Swimming through

Here’s something I have written about before, but I’ve written it differently this time… it’s about my relationship with the River Cam:

The older of the two girls was taken to the outdoor swimming pool by her mother, certainly in the summer when she was eighteen months old, maybe the previous year too. Even so little, she had no fear of the water and would float around like a little starfish, her mother close by. The feeling of floating between the water and the sky never left her, water was her natural element.

Much later she would swim in the river; there was an annual race through the town along what is known as the Middle River, and for several years from being about twelve or thirteen, she would compete. She would dive with the others from the punt moored against Darwin College Bridge, then swim fast towards and beneath Silver Street Bridge, trying to break free of rest.

The swimmers raced beneath the Mathematical Bridge, properly called the Wooden Bridge; they all knew, and all their parents and probably most of the town knew, that Sir Isaac Newton built or at least designed the bridge… That would have been a real achievement of the great thinker, as he had been dead for twenty-two years before the bridge was built. The swimmers, and their parents and most of the town knew that the bridge was built without nuts, bolts or any metal parts… Sadly, for this wonderful myth and its believers, the joints ware held by iron pins or coach screws, and today’s bridge is held fast by nuts and coach-bolts.

By this time the girl had turned onto her back and was swimming between the walls of the colleges and their grounds gazing up at the sky, usually grey even in summer, and looking at all around her, including her opponents.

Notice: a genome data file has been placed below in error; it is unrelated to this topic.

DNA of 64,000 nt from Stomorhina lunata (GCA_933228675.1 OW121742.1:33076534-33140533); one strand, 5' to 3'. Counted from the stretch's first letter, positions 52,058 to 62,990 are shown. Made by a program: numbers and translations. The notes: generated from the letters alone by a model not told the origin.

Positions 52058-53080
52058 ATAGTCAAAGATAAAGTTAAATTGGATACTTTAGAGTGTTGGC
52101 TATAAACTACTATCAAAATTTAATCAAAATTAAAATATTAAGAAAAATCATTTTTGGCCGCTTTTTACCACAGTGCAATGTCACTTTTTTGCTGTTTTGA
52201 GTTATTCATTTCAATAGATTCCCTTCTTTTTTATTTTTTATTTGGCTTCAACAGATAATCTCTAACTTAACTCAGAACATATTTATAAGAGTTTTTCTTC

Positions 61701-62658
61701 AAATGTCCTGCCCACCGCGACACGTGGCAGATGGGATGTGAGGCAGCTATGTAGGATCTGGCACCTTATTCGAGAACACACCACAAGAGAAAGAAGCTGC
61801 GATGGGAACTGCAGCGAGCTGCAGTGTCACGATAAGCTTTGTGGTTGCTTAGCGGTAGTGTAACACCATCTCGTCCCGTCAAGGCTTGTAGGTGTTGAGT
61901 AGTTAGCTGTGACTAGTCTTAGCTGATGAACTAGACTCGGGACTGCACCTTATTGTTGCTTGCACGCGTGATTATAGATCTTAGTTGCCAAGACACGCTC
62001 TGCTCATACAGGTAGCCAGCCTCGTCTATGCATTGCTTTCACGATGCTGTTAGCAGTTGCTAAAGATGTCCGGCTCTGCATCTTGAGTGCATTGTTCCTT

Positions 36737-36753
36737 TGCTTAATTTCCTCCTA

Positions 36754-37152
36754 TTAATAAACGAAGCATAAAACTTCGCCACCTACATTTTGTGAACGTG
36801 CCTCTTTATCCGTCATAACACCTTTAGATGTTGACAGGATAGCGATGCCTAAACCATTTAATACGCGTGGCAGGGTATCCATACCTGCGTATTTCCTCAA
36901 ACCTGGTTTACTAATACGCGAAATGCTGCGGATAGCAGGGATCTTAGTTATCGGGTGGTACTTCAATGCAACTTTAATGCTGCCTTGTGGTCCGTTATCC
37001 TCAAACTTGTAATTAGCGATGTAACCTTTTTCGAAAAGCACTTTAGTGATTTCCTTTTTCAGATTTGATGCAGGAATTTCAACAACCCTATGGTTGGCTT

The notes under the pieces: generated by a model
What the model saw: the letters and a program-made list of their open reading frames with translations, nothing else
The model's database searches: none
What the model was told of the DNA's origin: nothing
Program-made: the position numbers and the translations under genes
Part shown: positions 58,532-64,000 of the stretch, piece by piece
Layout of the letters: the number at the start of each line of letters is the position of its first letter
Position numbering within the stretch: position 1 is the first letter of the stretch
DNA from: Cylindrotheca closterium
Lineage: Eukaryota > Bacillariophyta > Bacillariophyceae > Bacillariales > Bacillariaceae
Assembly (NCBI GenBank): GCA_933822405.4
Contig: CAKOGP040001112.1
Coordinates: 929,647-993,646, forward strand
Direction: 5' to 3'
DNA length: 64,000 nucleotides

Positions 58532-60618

The swimmers began to spread out and by the time they had reached King’s College Bridge, there were clear front swimmers and a straggle of those further back. Looking back from many years later, it was apparent that there must have been boats accompanying them, or at least people acting as lifeguards – no doubt people from the two main swimming clubs in town. There would have been punts and canoes, but looking back, she couldn’t recall them. Where there were banks beside the river, they would be crowded with people, cheering and shouting; swimming on her back she could see and hear the spectators. Occasionally she would turn onto her front, especially when approaching bridges.

The beautiful Clare College Bridge was constructed in 1640, but the girl didn’t know that, nor that it’s the oldest of the college bridges; ; she knew that the decorative balls on the walls of the bridge numbered 13¾. She, like most people in Cambridge, probably the same most people who knew that Newton designed and built the Mathematical Bridge which contained no metal parts, knew that the missing quarter of the stone ball had been excised by the original builder who had not been properly paid for his work. There is no evidence for this… far more likely the ball was made in segments and one fell out, maybe into the river, maybe elsewhere.

When the girl and her friends were doing ‘The Swim Through’ they would have passed beneath a recently constructed bridge, the Garret Hostel Bridge, and then the much older by nearly two hundred years, Trinity College Bridge. For some reason she would swim on her back after going under the Kitchen Bridge, swimming between the college walls of St Johns, as if she was in a moat going round a castle, looking up at the Bridge of Sighs. Then she would know the end was in sight, and maybe she would turn and swim fast on her front, trying to get ahead of the others. Under Magdalene Bridge, and to the finishing line…

She came fifth, she came third, she came second, but she never ever won this river race, she never ever won the Swim Through.

Leave a Reply

Fill in your details below or click an icon to log in:

WordPress.com Logo

You are commenting using your WordPress.com account. Log Out /  Change )

Google photo

You are commenting using your Google account. Log Out /  Change )

Twitter picture

You are commenting using your Twitter account. Log Out /  Change )

Facebook photo

You are commenting using your Facebook account. Log Out /  Change )

Connecting to %s

This site uses Akismet to reduce spam. Learn how your comment data is processed.